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Samsung to Trial 4G and 5G Mobile in the UK via Virgin Media O2

Tuesday, October 19th, 2021 (10:49 am) - Score 3,984
o2_uk_rural_mast

Technology giant Samsung has today revealed that UK mobile operator O2 (VMO2) will shortly become one of the first providers in the country to conduct a commercial trial of their latest 5G Massive MIMO radios, as well as 4G radios, over both low-band and mid-band spectrum frequencies. The new kit will also be OpenRAN compliant.

At present Ericsson remains the main strategic supplier for O2’s deployment of 5G infrastructure in the UK, but like all operators they’ve been keen to attract more competition into the market since the Government opted to ban Huawei (i.e. leaving only Ericsson and Nokia as the two dominant suppliers).

Earlier this year, Vodafone announced that Samsung, NEC and others would support their forthcoming commercial rollout of a new 4G and 5G network using Open Radio Access Network (OpenRAN) compliant kit (here), and now it appears as if O2 may also be courting Samsung for their own plans.

Just to recap. The O-RAN approach seeks to standardise the design and functionality of mobile kit and software, thus increasing the number of companies able to supply them via vendor-neutral hardware and software-defined technology (note: the RAN side covers infrastructure, masts and antennae).

According to the announcement, Samsung’s trial will provide its advanced solutions which include its baseband unit, 5G Massive MIMO radios, as well as 4G radios in a single unit, on both low-band and mid-band spectrums, while being Open RAN compliant “with some configuration changes and additional support in the future” (i.e. so it’s not quite O-RAN compliant.. yet).

Woojune Kim, Executive Vice President at Samsung, said:

“With this trial, we are excited to join hands with Virgin Media O2 to demonstrate the readiness of our 5G network solutions for deployment in the U.K. and our capabilities in bringing immersive and reliable 4G and 5G mobile experiences to users. At Samsung, we are continuously enhancing mobile experiences through powerful network solutions that advance and drive 5G to new levels.”

Jeanie York, CTO of VMO2, said:

“Vendor diversity is crucial to developing safe, secure, and more efficient networks. We look forward to undertaking these initial trials with Samsung, which is another milestone in our continued journey to provide the best possible 5G experience for our customers, as well as boosting our 4G network, as we look to upgrade the U.K.”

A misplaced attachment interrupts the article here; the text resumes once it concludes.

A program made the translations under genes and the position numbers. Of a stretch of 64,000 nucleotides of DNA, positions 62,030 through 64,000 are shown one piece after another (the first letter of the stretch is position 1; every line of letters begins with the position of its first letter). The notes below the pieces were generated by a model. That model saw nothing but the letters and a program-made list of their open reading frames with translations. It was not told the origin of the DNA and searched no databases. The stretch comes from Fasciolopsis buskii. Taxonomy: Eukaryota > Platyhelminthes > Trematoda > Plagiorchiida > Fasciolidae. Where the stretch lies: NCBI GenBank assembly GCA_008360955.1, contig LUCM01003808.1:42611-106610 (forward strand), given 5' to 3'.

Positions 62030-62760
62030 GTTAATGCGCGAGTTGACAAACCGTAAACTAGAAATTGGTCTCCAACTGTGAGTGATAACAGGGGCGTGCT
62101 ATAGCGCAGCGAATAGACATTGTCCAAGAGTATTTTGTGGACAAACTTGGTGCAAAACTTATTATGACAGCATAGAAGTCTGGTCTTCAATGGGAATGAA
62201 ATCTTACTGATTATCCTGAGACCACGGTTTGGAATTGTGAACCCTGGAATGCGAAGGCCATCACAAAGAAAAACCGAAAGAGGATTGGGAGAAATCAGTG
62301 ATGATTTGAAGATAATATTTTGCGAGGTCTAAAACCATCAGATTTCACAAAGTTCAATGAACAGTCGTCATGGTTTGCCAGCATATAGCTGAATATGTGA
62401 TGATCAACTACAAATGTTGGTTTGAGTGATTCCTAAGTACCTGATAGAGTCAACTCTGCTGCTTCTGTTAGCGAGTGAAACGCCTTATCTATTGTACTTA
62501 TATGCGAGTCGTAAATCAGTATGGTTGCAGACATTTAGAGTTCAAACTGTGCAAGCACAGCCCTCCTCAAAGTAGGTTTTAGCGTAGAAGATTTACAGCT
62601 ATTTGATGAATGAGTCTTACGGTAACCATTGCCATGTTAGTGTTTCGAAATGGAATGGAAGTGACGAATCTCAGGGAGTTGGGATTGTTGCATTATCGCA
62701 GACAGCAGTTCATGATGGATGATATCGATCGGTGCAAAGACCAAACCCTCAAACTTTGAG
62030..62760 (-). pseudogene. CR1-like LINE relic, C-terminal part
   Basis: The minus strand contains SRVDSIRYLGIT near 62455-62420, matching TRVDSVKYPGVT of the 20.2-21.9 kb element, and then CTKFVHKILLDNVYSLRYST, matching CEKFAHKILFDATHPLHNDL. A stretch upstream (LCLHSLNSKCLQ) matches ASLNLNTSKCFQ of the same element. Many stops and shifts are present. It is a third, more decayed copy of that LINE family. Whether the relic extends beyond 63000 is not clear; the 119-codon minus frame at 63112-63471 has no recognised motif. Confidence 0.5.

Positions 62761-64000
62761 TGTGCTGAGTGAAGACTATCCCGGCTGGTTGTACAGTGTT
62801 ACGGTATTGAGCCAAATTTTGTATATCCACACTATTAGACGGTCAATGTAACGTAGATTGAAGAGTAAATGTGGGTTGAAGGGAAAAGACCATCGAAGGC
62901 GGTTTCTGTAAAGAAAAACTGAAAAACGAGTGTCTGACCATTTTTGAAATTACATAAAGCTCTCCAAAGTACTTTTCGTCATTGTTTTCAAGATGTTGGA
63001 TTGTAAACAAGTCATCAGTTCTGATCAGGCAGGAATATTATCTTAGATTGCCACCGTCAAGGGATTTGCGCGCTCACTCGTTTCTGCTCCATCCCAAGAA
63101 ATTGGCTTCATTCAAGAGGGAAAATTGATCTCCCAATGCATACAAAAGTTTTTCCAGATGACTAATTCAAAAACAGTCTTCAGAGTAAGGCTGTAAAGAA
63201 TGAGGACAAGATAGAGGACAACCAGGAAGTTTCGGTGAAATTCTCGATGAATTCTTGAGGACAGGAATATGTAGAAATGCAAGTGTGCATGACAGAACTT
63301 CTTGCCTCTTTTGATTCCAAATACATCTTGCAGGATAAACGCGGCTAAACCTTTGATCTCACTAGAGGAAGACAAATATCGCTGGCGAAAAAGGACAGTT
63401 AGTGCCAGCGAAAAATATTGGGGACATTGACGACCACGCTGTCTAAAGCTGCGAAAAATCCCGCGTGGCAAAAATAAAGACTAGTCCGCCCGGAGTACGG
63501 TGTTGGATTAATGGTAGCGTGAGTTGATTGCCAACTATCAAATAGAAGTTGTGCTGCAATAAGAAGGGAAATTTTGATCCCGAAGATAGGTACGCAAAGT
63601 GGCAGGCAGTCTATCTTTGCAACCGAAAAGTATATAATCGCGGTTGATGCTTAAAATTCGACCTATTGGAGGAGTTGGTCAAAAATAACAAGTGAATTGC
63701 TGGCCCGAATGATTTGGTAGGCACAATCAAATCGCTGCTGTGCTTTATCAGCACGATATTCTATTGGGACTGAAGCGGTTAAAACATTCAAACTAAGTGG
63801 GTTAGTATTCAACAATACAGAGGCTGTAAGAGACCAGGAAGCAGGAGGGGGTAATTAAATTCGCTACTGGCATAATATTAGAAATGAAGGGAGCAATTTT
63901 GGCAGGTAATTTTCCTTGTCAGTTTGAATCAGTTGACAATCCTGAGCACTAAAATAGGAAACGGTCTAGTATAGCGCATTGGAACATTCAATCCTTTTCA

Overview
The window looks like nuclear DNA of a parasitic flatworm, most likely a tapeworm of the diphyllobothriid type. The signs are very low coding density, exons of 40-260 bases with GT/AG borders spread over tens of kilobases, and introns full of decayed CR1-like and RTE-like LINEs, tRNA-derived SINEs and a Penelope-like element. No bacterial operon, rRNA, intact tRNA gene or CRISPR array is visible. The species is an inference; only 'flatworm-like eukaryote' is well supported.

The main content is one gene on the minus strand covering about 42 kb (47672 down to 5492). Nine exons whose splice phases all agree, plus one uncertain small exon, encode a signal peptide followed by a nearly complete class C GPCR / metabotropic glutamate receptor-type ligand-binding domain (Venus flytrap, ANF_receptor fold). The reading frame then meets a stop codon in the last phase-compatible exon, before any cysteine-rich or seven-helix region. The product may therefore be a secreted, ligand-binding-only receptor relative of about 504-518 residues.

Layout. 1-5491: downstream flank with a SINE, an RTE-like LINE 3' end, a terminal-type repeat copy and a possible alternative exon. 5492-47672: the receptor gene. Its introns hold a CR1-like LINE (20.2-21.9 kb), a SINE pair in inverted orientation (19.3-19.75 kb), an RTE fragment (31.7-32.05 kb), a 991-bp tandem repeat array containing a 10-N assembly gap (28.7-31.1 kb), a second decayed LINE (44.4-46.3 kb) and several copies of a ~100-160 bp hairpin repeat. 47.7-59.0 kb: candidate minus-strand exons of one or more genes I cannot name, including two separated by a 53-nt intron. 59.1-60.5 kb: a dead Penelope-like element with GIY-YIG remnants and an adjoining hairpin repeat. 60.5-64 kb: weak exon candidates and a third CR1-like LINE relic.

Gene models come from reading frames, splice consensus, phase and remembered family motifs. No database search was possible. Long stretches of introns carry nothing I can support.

Sadly, the announcement doesn’t provide any indication of where and when the commercial trial with O2’s 4G and 5G mobile network will take place, although such things often take a bit of time to setup and then assess. The trial will also assess the interoperability between Samsung’s latest solutions and VMO2’s 2G and 3G legacy networks.

We should point out that this is currently completely separate from the Virgin Mobile service, which is still being powered by an existing MVNO agreement with Vodafone. The other question mark will be whether what Samsung offers is enough to be truly competitive with Nokia and Ericsson, but that’s what trials are for.

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By Mark Jackson
Mark is a professional technology writer, IT consultant and computer engineer from Dorset (England), he also founded ISPreview in 1999 and enjoys analysing the latest telecoms and broadband developments. Find me on Twitter, , Facebook and Linkedin.
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1 Response
  1. Full Of IT says:

    Vermin Media over-sold their capacity when I had their copper coaxial service. On top of that, one had to report 7 faults in one area, before they’d act upon it – despite having UBR that measured all this in realtime – and when I did get through to tech support they’d admit it was a CAPACITY issue. Yet they kept putting the sales material through the door and kept trying to sell capacity they obviously didn’t have. Which is technically criminal fraud since it is done KNOWINGLY. The UBR obviously has capacity and congestion metrics in real-time like even my basic home router does. So, what shower of idiots allowed them to buy a functional mobile network? One that GiffGaff also relies upon? Further worsening the UK mobile market, IMHO. It was already bad that BT Group was allowed to both buy EE, their main competitor for bandwidth-rich infrastructure (but in the mobile market) AND have their own BT Mobile network, after BT Cellnet was sold-off to become O2 in the first place back in the early 2000s.

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